Where you can see northern lights Sunday night from another solar storm (2024)

If you missed the recent auroras over the past two days, you may have another chance. The sun will continue to send more activity to Earth on Sunday night and early this week.

Fast eruptions from the sun are expected to slam into Earth on Sunday night and Monday morning, triggering another round of geomagnetic storms, according to the National Oceanic and Atmospheric Administration. Sunday is predicted to offer the best chance for aurora-chasing before this round of solar activity diminishes.

After predicting geomagnetic storms of level G4 or G5 — the most intense rating — on Sunday morning, NOAA downgraded the forecast to G3, meaning less likelihood for a repeat of Friday night, when storms brought aurora sightings down to Florida and Mexico.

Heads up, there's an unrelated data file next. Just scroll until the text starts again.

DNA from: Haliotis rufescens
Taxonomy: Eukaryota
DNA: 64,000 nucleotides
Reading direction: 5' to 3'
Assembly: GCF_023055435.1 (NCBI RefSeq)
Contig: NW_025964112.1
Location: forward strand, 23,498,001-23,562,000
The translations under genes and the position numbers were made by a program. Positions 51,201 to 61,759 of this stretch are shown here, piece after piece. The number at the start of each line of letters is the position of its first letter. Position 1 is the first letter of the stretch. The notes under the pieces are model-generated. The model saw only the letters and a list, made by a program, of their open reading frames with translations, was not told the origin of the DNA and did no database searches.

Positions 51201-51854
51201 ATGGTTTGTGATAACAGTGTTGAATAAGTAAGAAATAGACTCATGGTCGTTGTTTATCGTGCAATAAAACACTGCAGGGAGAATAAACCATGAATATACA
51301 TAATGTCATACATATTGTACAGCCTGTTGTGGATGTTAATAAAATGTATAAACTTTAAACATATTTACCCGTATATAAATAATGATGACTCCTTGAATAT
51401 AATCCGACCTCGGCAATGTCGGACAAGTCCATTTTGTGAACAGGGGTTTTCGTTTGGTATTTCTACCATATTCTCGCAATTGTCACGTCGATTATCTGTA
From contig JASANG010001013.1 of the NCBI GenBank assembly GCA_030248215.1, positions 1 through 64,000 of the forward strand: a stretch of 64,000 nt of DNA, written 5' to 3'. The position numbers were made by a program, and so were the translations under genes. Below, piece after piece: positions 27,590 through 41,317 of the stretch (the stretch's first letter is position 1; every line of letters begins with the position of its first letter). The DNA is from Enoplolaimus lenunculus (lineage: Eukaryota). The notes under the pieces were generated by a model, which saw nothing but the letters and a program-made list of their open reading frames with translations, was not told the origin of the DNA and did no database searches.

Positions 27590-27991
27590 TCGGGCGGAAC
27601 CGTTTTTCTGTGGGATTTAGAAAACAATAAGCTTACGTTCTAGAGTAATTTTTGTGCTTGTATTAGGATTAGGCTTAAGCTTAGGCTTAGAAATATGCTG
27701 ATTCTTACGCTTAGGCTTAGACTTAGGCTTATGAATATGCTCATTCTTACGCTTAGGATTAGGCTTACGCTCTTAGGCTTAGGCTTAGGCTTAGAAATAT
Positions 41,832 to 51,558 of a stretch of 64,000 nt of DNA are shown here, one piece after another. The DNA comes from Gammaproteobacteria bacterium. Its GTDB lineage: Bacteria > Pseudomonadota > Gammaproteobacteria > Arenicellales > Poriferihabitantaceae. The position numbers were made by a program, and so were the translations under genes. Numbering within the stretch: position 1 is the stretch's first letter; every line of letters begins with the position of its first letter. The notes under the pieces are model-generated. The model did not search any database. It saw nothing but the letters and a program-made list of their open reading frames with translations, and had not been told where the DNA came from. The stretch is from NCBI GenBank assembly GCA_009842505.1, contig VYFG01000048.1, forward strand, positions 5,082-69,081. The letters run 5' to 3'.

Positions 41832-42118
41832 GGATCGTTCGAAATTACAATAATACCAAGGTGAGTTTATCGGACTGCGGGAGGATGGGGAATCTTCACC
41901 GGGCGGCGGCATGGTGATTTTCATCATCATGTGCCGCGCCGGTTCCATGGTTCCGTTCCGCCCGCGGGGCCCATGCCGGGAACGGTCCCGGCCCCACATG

Activity is expected to wane by the pre-dawn hours of Monday, although storm levels are still predicted to reach moderate (G2) to strong (G3). Auroras could be spotted as far south as Iowa and Washington state with the naked eye, but cameras could capture the dancing lights farther south.


By Tuesday morning, NOAA forecasts that geomagnetic storm activity will diminish to minor levels (G1). During a minor storm, only higher latitudes such as northern Michigan or Maine typically see auroras.

Will there be clouds in my area?

In the Northeast, people may struggle to see the aurora through clouds on Sunday night, although some breaks are possible toward Monday morning. Unfortunately, clouds will blanket much of the area Monday night to Tuesday morning.

In the Mid-Atlantic, the skies will be mostly clear from Sunday night into Monday, providing promising views from West Virginia to South Carolina. Heavy cloud cover moves in over the region on Monday night into Tuesday morning.

The southern United States (from Georgia to western Texas) will be largely covered in clouds from late Sunday night to Tuesday morning.


The West Coast and northern Plains should have primarily clear skies from Sunday night to Tuesday morning.